I went off to my meeting, and it was only afterwards that we realized the magnitude of the disaster. And there was still more. Perhaps an hour later, we came to realize that two of our colleagues, Graham and Myra, were on the two planes that had departed Logan for Los Angeles that morning, making an unscheduled and permanent stop in south Manhattan. Bob, who was Myra's boss and had the office next to Graham's, didn't move from his desk all day, and just stared into his computer screen in shock.
I like to think of myself as a student of history. In 1992, Francis Fukuyama published a book entitled The End of History and the Last Man, an expansion of an essay he wrote in the international affairs journal The National Interest. In the book, Fukuyama argues the controversial thesis that the end of the Cold War signaled the end of the progression of human history.
History, it seems, goes on, although perhaps not in the sense that Fukuyama meant. He was referring to the inevitability of history, the progression from one stage to another, that Karl Marx had postulated as the social development of the human condition.
But stuff still happens. Some of it is important stuff, and will be remembered as history.
I suppose this has more to do with life than with IT, but there are lessons to both. We assume that we are in a safe career, yet we are a part of the world around us and face the same dangers and uncertainties. Sometimes you are simply in the wrong place, and get caught up with something that is completely out of your control.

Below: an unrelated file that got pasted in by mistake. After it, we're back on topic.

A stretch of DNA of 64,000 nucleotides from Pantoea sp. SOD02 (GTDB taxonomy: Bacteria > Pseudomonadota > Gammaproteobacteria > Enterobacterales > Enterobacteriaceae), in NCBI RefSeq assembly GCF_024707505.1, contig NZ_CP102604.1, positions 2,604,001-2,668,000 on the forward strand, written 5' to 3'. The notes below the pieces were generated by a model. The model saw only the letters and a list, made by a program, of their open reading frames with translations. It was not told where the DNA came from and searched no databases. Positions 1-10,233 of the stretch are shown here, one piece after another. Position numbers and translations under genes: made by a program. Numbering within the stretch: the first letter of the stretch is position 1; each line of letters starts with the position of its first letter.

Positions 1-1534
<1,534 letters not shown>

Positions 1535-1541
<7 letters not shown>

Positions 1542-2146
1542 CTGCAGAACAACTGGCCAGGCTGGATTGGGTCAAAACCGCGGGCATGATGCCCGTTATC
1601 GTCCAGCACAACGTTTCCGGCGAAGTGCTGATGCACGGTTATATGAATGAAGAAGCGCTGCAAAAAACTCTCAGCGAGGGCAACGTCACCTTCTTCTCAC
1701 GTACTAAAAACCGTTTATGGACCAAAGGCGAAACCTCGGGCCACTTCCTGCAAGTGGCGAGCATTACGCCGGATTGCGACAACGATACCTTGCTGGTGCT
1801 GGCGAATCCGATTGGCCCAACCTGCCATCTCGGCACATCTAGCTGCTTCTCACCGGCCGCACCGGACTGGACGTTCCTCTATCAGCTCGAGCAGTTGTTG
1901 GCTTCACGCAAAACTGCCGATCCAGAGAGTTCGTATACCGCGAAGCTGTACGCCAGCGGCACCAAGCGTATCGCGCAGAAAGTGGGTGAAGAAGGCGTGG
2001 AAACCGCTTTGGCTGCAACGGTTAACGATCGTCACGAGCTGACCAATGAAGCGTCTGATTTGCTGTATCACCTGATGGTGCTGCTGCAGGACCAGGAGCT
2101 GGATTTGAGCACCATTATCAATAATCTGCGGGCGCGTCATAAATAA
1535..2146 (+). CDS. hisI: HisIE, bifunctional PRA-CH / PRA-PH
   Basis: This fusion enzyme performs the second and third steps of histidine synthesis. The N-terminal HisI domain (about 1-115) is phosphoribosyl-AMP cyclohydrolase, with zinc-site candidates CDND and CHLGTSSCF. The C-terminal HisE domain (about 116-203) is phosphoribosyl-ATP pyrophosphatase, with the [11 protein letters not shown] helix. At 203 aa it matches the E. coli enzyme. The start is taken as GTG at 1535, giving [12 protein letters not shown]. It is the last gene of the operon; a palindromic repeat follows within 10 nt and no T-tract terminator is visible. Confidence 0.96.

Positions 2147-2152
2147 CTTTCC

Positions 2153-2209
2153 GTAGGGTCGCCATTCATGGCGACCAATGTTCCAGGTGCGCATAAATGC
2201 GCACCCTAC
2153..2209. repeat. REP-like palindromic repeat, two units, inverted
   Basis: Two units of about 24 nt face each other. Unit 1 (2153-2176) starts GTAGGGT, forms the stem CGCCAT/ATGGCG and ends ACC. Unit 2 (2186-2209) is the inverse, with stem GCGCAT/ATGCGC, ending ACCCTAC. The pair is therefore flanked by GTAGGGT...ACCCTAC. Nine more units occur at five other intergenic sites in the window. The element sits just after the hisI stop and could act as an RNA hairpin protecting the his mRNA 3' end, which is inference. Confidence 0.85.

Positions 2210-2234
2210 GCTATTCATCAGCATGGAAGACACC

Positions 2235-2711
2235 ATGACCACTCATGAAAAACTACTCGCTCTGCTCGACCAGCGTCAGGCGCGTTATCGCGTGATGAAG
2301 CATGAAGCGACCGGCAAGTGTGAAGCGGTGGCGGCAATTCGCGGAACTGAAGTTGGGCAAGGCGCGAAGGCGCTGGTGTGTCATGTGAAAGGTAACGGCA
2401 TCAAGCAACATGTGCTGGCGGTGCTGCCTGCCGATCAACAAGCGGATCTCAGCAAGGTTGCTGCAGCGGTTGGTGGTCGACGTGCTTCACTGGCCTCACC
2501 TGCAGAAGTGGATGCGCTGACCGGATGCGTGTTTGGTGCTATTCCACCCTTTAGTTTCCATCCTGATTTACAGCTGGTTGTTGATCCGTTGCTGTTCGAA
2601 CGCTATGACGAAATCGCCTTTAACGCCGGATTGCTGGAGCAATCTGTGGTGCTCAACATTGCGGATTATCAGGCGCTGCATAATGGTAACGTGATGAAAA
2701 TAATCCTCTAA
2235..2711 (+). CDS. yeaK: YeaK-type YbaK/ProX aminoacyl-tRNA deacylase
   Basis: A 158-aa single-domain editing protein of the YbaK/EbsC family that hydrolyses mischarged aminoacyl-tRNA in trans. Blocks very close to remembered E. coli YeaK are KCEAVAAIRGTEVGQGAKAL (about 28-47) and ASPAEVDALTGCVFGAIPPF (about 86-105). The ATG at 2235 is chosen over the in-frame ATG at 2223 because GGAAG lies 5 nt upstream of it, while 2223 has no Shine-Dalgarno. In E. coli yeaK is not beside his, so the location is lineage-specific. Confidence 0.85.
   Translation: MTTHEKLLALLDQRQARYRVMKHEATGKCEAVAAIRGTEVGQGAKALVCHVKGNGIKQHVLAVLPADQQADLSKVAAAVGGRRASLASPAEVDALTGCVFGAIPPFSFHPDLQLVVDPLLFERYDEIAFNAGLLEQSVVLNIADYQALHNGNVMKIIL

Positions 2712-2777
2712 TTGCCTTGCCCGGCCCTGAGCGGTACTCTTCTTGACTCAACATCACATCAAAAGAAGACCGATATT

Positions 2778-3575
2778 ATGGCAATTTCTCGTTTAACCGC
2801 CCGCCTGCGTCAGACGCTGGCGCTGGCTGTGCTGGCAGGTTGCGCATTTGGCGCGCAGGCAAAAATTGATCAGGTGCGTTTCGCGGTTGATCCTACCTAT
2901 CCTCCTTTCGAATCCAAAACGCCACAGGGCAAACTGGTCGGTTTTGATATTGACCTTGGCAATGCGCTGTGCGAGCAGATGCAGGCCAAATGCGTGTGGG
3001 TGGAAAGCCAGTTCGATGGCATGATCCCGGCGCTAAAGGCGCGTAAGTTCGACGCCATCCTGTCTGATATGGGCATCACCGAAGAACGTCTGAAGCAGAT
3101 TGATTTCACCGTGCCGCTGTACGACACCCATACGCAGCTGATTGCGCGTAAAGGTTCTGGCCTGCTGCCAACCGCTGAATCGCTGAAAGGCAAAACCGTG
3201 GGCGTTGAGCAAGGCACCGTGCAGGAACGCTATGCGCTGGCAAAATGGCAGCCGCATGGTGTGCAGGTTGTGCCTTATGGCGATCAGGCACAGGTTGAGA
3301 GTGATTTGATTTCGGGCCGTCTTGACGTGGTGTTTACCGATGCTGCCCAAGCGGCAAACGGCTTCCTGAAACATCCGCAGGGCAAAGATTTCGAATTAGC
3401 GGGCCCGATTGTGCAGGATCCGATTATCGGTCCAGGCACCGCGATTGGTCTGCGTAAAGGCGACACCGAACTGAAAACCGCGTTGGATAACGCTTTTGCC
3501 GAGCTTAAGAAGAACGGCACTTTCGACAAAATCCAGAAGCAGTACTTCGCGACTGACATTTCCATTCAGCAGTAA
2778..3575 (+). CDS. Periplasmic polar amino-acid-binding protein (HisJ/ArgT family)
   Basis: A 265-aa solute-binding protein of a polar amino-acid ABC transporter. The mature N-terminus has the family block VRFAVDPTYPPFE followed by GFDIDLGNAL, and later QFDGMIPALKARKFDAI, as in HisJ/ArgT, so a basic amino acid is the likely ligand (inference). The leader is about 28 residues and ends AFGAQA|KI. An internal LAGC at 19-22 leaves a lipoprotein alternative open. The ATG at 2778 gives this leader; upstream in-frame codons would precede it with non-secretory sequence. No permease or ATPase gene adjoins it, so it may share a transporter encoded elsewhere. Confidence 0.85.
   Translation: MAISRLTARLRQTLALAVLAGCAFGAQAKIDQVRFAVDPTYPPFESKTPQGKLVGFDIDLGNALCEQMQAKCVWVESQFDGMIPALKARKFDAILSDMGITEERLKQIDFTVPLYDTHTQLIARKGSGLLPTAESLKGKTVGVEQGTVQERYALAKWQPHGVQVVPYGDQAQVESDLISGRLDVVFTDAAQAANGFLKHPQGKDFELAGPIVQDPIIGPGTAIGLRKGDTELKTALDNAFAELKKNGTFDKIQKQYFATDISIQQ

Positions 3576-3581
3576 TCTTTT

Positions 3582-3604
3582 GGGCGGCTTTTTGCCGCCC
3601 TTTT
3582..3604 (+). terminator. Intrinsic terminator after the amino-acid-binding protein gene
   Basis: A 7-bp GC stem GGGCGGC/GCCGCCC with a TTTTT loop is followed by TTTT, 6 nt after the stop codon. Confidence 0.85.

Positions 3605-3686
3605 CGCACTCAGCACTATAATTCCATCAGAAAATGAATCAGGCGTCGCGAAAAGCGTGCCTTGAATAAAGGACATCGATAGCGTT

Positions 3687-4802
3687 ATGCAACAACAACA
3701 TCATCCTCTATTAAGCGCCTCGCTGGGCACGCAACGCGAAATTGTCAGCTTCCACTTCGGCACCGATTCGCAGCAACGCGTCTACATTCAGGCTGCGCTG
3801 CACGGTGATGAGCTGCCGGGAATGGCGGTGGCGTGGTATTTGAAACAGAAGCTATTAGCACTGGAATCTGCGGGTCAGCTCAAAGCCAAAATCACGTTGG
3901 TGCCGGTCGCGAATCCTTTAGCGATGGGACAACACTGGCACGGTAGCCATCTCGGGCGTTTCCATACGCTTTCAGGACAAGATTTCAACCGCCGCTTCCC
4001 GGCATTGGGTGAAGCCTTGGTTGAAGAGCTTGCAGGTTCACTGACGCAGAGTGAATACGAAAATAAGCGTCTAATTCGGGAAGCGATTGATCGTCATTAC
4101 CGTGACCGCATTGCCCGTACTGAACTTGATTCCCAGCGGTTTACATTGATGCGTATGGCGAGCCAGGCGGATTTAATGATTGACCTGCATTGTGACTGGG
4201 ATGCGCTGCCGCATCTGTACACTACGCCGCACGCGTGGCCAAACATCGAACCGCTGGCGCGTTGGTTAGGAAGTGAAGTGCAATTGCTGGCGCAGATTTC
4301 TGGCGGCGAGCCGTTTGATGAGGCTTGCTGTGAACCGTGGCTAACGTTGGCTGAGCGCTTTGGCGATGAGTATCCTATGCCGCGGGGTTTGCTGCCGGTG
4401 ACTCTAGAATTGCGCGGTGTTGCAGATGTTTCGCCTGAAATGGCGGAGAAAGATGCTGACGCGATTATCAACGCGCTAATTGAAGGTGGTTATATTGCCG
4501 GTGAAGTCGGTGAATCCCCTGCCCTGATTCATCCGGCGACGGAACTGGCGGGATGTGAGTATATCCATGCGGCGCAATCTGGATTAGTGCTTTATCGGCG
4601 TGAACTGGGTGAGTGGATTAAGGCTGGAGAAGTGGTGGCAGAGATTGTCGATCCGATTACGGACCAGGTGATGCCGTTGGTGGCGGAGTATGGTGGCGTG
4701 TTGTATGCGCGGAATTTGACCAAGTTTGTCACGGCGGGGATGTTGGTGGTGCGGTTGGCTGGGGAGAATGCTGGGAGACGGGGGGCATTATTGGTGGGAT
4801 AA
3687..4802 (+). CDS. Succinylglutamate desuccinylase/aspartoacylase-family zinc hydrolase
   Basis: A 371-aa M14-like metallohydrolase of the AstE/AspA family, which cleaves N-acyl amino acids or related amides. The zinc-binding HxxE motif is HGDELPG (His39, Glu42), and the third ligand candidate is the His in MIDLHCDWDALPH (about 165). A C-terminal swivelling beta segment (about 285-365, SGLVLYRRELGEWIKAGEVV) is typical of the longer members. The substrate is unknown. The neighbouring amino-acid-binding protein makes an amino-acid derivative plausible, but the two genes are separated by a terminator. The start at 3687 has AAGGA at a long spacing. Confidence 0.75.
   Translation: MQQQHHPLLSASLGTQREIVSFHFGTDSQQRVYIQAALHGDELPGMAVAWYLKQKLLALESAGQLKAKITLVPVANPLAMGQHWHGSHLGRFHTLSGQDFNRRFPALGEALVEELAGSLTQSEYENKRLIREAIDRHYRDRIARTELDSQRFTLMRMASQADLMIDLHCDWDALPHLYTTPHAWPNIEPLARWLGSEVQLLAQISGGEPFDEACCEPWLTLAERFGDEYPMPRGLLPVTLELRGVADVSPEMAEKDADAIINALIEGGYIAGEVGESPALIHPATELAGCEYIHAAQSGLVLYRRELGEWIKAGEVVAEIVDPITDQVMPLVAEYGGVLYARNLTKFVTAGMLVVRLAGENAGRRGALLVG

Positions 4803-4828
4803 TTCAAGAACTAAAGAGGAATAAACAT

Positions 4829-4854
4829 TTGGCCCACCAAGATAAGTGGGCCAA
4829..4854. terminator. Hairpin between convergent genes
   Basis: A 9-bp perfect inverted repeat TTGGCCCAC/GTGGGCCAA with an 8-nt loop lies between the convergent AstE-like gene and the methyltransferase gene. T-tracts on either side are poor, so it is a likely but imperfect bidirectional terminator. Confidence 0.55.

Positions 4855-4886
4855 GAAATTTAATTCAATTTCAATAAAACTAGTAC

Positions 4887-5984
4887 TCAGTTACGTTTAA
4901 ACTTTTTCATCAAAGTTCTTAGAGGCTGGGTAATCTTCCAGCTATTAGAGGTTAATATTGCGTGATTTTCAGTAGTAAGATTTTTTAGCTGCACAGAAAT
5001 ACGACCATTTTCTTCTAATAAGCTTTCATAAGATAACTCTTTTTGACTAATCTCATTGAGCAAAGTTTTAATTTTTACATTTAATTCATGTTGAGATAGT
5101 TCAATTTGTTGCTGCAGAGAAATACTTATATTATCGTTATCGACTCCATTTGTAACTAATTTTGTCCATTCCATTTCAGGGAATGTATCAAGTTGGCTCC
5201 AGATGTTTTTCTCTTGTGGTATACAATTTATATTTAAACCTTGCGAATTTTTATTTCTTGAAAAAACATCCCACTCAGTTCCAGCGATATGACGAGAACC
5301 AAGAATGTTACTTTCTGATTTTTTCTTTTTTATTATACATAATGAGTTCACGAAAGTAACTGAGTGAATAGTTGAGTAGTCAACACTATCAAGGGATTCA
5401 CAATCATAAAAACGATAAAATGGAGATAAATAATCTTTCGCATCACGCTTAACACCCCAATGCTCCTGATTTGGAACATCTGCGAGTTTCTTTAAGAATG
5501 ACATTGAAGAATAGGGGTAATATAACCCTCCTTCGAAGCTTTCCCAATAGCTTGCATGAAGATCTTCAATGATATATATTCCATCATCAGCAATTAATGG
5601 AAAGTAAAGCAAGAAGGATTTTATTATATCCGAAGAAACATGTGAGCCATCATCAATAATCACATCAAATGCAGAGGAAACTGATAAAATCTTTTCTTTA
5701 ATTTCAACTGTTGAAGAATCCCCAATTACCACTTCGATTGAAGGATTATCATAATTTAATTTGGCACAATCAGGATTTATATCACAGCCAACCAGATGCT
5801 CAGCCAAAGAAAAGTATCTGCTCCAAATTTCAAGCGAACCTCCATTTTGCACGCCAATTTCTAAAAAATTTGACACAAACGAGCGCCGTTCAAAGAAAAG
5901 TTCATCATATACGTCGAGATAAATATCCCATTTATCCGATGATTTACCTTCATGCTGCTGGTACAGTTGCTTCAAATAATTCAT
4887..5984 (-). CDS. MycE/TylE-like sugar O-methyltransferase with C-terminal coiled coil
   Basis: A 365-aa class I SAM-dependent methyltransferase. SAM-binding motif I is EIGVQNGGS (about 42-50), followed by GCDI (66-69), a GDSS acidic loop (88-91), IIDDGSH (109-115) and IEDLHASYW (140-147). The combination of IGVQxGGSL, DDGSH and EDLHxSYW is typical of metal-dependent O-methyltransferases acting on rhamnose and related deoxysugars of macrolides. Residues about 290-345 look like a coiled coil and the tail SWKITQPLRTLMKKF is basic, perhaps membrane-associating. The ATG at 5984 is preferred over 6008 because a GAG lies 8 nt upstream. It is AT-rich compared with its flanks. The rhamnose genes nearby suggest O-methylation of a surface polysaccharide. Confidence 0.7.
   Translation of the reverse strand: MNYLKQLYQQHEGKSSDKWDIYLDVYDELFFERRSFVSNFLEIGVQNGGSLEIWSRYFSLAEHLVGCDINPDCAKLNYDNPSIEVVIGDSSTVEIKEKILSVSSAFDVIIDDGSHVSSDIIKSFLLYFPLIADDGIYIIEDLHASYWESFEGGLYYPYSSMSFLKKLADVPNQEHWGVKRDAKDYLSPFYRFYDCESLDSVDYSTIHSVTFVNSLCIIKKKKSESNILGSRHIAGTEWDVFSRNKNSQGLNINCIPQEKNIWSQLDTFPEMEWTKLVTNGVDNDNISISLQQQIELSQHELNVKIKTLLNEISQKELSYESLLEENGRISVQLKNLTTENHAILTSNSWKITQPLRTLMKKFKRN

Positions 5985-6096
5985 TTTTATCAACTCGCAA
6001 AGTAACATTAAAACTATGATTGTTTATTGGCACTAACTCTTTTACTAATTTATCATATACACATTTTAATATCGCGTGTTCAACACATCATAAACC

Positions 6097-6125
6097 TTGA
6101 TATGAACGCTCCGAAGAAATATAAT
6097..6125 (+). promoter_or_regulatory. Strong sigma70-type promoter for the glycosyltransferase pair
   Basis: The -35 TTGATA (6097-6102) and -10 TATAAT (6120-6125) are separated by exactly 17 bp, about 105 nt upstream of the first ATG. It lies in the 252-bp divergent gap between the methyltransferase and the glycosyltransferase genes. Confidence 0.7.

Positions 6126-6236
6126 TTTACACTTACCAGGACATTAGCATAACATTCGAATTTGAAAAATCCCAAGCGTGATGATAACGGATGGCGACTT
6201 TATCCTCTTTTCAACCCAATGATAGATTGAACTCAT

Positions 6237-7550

Most of us also correlate this tragedy with the dotcom bust and the loss of the seemingly endless progression of exciting IT jobs. The two are approximately contiguous in time, but there is little or no causation. The dotcom era (or perhaps more accurately, the first dotcom era) had played itself out almost a year earlier, and it took that long to make its absence felt. Certainly the events of this day accelerated the process, but there is no denying the process itself.
The constant may be the cycles of IT activity and opportunity. It took some time, but the industry came back. While I am by nature an optimist, I have no doubt that the cycle will repeat.
Posted by Peter Varhol on 09/11/2006 at 1:15 PM
The Visual Studio Code development team focused on some housekeeping in the October update, closing more than 4,000 issues on GitHub, where the cross-platform, open-source editor lives.
Microsoft announced an update to the Model Builder component of its ML.NET machine learning framework, boosting image classification and adding "try your model" functionality for predictions with sample input.
Dr. James McCaffrey of Microsoft Research uses a full code sample and screenshots to demonstrate how to create a naive Bayes classification system when the predictor values are numeric, using the C# language without any special code libraries.
Pulumi, known for its "Infrastructure-as-Code" cloud development tooling, has added support for .NET Core, letting .NET-centric developers use C#, F# and VB.NET to create, deploy, and manage Azure infrastructure.
Even though Microsoft's development focus has shifted to the open-source, cross-platform .NET Core initiative -- with the aging, traditional, Windows-only .NET Framework relegated primarily to fixes and maintenance such as quality and reliability improvements -- the latter is still getting some other attention, as exemplified in a repair tool update.
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